AUSTIN (KXAN) — Austin City Council has 85 items on its Thursday agenda this week, with several of them eying changes following last month’s ice storm. Here’s some of what we’re watching:

Underground utility line feasibility study: Approved

After the February ice storm led to millions of damaged trees and hundreds of thousands of Austinites without power, Austin City Council could direct the city to look into burying power lines.

Austin City Council signed off on the measure at its March 23 council meeting. Now approved, the city will conduct a feasibility study and develop a long-term plan to prioritize the conversions “for high-priority uses and areas without new construction opportunities.”

“We need to increase resilience as a city for our electrical grid,” Council Member Ryan Alter, who brought the proposal forward, said. “I don’t foresee us as a city burying all our power lines. It’s just something that’s not practical and probably not cost effective, but there are areas where we should probably convert those lines from overhead to underground.”

During a February Austin Energy press conference, AE General Manager Jackie Sargent said burying all of Austin’s more than 5,000 miles of line above ground would cost “billions of dollars.”

She added during a meeting before council that Austin Energy is also working on a third party feasibility study that the utility can point to when the public asks why power lines aren’t immediately buried.

“We’ve always responded that burying our distribution lines would be prohibitively expensive and very disruptive. We as a utility know this intuitively but the community may not,” she said.

Council Member Vanessa Fuentes is also introducing an item that would look at burying lines during city-funded projects like Project Connect.

Emergency generators at EMS, fire stations: Approved

Council voted to direct the city manager to take inventory of emergency generators at all EMS and fire stations in the city.

According to the resolution, several Austin Fire Department and EMS stations lost power during last month’s storm.

“Several AFD and EMS stations lost power during Winter Storm Mara did not have access to operational back-up generators, depriving on-duty first responders access to warmth and light,” the proposal notes.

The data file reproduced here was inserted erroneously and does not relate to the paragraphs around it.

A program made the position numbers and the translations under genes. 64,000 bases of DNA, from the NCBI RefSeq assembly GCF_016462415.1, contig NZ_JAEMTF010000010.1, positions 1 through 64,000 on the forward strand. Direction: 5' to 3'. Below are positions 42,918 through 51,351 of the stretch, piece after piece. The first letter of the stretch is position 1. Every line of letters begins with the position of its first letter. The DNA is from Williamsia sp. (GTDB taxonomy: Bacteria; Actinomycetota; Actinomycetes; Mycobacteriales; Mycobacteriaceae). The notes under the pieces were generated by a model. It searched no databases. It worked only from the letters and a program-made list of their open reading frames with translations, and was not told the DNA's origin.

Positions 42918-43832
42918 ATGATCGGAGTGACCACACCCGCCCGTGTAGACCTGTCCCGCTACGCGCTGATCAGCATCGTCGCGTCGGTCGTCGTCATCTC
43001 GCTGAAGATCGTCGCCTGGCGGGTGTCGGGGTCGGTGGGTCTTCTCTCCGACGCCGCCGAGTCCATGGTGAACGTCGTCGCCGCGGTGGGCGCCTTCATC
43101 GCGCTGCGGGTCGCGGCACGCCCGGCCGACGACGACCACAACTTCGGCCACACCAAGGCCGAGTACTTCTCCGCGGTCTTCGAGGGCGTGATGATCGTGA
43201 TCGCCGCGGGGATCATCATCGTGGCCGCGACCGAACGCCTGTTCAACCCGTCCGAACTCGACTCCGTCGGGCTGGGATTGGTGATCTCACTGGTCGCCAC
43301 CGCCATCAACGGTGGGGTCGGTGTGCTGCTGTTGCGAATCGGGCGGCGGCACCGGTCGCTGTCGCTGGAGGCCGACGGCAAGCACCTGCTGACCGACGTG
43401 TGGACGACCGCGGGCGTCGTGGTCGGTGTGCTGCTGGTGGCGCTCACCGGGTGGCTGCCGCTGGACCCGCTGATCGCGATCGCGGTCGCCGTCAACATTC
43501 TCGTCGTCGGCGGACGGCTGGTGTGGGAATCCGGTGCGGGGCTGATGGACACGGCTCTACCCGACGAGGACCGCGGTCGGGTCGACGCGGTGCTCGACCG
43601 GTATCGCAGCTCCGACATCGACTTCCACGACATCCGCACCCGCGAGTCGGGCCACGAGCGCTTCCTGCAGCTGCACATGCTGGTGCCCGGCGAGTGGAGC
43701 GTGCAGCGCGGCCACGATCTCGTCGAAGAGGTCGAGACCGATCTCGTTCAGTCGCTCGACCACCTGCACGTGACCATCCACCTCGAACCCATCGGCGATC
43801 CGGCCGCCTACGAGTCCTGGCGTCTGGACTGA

“We need to make sure they can charge their cell phones, we have to make sure they can take hot showers, have communications equipment functioning. In wildfire, extreme cold, icy conditions. Anything that Texas weather is going throw at us, we want to make sure that our fire and EMS stations are well taken care of,” Council Member Paige Ellis, who authored the resolution, said.

The item directs the city manager to do an inventory of generators and bring a report back to council by no later than July 1. It will also require reports to the Austin Public Safety Committee every six months, following an amendment made by Council Member Mackenzie Kelly.

Funding to fix city-purchased hotels

Austin City Council is expected to sign off next week on emergency construction contracts for the Pecan Gardens property — formerly the Candlewood Suites hotel — and the Northbridge shelter, with a price tag of half a million dollars.

According to council documents, Belfor USA Group, Inc. responded to both of the locations for water damage.

They’re owed $510,312, nearly $80,000 of which will come from the Capital Improvement Program budget and the remaining funding from Austin Public Health’s capital budget.

Read about the extent of the damage and what happens next for both properties in our previous coverage.

Looking at city red tape in the way of housing: Approved

Another agenda item passed Thursday directs the city manager to make a Technical Advisory Review Panel (TARP) to review criteria manuals that “impact the cost and timelines for housing development.”

According to the proposal, other Texas cities, including Dallas, have similar panels.

“Ultimately what I envision this panel doing is coming up with recommendations on how to streamline the process for building and make it easier and ultimately more affordable to build,” Alter said.

According to documents, the city has ten technical criteria manuals on top of its Land Development Code which include: rules for solid waste, building, transportation, utilities and fire projection.